With support from the US Air Force and military “advisers,” Turkish soldiers expanded their invasion of northern Syria Thursday.
Operation Euphrates Shield is being justified by Ankara as necessary to seize the town of Jarablus from Islamic State forces and push back the Syrian Kurdish People’s Protection Units (YPG) east of the Euphrates River. In reality, the military operation marks a major escalation of the US-backed regime change operation in Syria aimed at overthrowing the government of Bashar al-Assad in Damascus which threatens to plunge the entire region into conflict and draw in the major powers.
This was underscored Wednesday by a statement released by the White House in response to a United Nations-sponsored investigation which claimed that Assad’s forces had conducted two chemical weapons attacks over the past two years. Even though the inquiry found it impossible to apportion blame for the use of chemical weapons in six of the nine cases it examined, White House National Security Council spokesman Ned Price baldly declared in a statement,
“It is now impossible to deny that the Syrian regime has repeatedly used industrial chlorine as a weapon against its own people in violation of the Chemical Weapons Convention and UN Security Council Resolution 2118.”
The Obama administration has repeatedly exploited fabricated allegations of chemical weapons use to increase pressure on the Assad regime and create a pretext for war. Earlier this month, unverified claims of a government chlorine gas attack in Idlib province were widely trumpeted, while confirmed instances of gas attacks by opposition forces on civilians in Aleppo were ignored.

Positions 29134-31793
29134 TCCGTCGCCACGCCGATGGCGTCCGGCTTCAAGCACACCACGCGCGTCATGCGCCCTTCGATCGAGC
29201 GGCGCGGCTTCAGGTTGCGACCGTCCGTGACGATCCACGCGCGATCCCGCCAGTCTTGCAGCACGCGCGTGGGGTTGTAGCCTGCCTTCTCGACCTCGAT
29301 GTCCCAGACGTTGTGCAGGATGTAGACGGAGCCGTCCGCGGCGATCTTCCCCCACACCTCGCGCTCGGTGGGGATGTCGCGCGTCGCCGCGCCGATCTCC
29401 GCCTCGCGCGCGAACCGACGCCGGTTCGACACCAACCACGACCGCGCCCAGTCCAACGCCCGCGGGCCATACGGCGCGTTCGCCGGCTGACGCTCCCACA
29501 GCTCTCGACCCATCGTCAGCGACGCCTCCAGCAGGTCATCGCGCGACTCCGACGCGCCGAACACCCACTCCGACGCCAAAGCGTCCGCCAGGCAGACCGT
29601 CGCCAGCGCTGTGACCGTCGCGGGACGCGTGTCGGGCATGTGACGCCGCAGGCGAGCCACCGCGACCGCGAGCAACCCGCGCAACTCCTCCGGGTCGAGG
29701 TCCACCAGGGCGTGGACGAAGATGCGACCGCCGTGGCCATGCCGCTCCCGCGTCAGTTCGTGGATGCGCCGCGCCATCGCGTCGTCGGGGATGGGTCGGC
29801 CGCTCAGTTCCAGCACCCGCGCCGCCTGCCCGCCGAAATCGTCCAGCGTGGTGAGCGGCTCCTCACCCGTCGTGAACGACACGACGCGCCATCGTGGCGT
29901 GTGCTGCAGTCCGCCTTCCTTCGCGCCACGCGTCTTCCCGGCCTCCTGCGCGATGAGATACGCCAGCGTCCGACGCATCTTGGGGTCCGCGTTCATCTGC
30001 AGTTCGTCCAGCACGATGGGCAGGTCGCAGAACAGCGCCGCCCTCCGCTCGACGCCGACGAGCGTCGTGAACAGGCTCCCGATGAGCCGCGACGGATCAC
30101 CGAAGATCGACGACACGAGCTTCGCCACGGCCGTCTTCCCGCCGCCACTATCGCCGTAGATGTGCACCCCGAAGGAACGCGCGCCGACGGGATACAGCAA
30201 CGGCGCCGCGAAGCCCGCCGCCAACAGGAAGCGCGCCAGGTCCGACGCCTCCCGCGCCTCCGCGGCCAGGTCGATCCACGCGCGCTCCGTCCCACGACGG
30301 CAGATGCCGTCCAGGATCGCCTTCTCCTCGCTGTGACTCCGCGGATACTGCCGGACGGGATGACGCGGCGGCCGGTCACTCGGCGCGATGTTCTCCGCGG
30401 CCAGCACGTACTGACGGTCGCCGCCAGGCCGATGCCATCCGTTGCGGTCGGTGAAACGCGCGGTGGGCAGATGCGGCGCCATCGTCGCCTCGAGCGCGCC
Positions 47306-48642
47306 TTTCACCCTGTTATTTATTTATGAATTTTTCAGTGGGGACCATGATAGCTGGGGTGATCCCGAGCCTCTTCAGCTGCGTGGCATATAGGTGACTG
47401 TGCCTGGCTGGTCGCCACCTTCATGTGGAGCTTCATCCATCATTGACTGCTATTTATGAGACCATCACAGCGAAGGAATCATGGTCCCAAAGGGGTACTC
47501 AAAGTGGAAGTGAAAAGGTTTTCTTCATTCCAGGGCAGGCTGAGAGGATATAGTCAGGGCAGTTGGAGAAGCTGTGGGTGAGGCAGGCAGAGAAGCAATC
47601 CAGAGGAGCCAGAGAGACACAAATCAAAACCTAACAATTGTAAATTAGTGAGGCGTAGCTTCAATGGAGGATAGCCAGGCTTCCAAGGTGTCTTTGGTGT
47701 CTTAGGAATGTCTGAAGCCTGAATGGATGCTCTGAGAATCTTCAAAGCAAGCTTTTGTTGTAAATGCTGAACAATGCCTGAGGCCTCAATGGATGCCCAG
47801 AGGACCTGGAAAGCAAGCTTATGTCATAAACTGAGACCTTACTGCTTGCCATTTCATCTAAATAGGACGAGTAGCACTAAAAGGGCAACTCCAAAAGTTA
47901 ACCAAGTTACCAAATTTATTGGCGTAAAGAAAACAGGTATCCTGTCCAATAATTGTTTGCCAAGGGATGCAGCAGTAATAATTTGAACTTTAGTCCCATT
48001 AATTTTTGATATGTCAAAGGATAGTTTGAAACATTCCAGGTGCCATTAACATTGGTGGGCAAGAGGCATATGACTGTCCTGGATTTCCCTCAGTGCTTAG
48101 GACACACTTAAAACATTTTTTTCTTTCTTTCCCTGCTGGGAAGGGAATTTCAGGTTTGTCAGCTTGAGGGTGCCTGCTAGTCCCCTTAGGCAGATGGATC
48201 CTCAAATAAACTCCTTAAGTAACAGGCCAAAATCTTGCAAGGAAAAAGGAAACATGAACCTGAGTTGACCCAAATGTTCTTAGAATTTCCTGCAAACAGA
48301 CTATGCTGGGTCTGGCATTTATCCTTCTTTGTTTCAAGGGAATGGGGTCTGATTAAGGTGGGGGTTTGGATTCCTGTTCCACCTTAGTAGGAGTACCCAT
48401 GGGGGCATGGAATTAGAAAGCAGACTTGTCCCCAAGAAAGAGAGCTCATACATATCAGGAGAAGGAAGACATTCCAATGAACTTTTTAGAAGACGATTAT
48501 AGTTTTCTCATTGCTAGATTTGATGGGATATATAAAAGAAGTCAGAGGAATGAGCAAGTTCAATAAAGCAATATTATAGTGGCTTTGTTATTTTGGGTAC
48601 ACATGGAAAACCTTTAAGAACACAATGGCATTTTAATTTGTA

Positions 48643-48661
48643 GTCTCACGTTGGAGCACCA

Washington came to the brink of full-scale war with the Assad regime in August 2013 when a manufactured campaign claiming that the Syrian government had launched a chemical weapons attack in Gouta near Damascus was concocted, as a subsequent investigation by journalist Seymour Hersh proved. A substantial section of the political and military establishment in the US have never forgiven Obama for deciding against direct US intervention.
Predictably, Price made no mention of the atrocities conducted by the so-called moderate Islamist forces being financed and armed by the CIA and US military in Syria. The US-initiated war for regime change has seen Syria’s population shrink from 22-24 million to 17.1 million people, of which 12.2 million require humanitarian assistance and 8.7 million are internally displaced refugees. A further 4.8 million Syrians were recorded as refugees abroad by the UN in July.
The United States’ backing for the Turkish invasion, including from Vice President Joseph Biden who happened to be visiting Turkey the day it was launched, adds further fuel to a highly combustible political and military situation in the Middle East. Little more than a month has passed since a US-backed coup sought to overthrow the Erdogan government in Ankara, which was in part motivated by the Turkish president’s attempts to rebuild ties with Russia and Iran. Those tensions were on display Wednesday as Biden was questioned about the extradition of Turkish cleric Fathullah Gülen, who lives in Pennsylvania and is blamed by Erdogan for masterminding the 15 July coup attempt.